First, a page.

WASHINGTON — The Retail Industry Leaders Association filed separate lawsuits Tuesday against government labor officials in Maryland and Suffolk County, New York, seeking to overturn two laws mandating a specific level of health care coverage that it alleges illegally single out the retail industry, particularly Wal-Mart.
"The brunt of these laws specifically falls on the retail sector," Sandy Kennedy, president of RILA, said during a conference call. "We are seeking to have these misguided laws overturned for the simple fact that these laws are unlawful and unwise."
Retailers are concerned about a move toward mandated health care coverage at the state level and are battling an AFL-CIO-backed initiative to pursue legislation in 33 states that would force employers to provide a specified level of health care coverage.
The first test came in Maryland, where the state legislature recently overrode the governor's veto of a bill and enacted legislation that requires all employers with 10,000 or more employers — only Wal-Mart in that state's case — to spend as much as 8 percent of their total wages paid on employee health benefits.
The legislation enacted in Suffolk County on Long Island in New York is directed toward retailers who sell a certain percentage of groceries as part of their overall volume to make health care expenditures on behalf of every employee at a rate of no less than $3 per hour worked.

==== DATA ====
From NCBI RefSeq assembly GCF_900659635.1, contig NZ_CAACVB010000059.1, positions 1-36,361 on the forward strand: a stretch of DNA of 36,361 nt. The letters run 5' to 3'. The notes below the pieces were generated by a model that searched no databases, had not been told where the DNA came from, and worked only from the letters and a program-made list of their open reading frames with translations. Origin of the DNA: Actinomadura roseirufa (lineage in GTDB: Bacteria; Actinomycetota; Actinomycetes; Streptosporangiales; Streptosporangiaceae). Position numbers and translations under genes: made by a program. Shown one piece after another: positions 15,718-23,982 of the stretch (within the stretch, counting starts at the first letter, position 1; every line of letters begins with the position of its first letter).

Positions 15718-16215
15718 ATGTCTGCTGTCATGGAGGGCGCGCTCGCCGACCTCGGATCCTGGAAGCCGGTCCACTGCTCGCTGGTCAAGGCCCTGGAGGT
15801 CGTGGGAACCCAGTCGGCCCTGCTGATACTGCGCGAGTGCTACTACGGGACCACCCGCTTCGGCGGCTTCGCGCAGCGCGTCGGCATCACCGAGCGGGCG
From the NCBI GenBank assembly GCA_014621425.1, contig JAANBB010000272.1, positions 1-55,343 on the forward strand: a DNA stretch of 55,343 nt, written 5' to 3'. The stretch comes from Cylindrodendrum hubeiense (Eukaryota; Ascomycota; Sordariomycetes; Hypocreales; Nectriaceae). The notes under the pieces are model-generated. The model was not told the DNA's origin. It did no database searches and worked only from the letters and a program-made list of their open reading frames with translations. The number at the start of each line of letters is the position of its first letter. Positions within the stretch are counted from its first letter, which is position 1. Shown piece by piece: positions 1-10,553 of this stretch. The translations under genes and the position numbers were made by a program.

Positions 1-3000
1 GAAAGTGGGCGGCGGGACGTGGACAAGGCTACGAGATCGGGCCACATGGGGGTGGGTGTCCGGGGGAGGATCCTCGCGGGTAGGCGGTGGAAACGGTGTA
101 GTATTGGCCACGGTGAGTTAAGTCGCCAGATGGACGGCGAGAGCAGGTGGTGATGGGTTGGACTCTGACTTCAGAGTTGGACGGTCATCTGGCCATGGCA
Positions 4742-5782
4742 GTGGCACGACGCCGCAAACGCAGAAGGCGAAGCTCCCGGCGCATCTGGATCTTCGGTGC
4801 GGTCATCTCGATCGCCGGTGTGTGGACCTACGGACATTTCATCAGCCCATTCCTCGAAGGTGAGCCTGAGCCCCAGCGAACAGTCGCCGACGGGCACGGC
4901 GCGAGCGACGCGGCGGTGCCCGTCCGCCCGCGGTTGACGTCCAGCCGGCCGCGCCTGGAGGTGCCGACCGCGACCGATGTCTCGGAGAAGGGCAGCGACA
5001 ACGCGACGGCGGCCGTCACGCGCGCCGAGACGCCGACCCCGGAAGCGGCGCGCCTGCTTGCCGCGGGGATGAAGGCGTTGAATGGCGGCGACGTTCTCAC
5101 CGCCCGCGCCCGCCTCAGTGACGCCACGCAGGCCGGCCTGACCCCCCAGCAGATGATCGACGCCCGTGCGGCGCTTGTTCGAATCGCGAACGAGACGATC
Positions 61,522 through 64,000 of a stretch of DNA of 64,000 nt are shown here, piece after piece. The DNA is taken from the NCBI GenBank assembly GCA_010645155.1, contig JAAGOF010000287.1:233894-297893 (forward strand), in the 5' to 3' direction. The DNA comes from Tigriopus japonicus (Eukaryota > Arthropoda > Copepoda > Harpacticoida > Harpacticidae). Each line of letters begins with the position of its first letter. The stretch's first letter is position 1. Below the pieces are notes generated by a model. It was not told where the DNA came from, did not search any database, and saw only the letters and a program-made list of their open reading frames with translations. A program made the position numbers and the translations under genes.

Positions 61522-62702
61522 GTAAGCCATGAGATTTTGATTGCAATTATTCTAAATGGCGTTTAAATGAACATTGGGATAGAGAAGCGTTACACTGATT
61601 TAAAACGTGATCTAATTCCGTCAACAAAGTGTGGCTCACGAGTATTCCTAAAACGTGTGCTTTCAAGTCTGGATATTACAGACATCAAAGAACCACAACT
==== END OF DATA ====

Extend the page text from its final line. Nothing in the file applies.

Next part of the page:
RILA asserted in the suits, filed in U.S. District Court in Baltimore and in Brooklyn, that the federal Employee Retirement Income Security Act "invalidates" state and local laws regulating employee health benefit plans.
Paul Kelly, senior vice president of government affairs at RILA, which represents mass merchants including Wal-Mart and Target, said 17 states have introduced health-mandated legislation.
"Our real concern is that the employee threshold level will continue to get smaller," Kelly said. "For example, a bill introduced in Rhode Island sets the threshold at 1,000 employees or less, while one in Kansas sets it at 3,000 and another in Washington sets it at 5,000. You are starting to talk about more than just one company.
"Congress passed ERISA in order to ensure the federal government regulates employee health plans and it did it for a good reason," Kelly continued. "It wanted to encourage employers to provide health benefits. States and localities making different and conflicting laws discourage companies from providing benefits."
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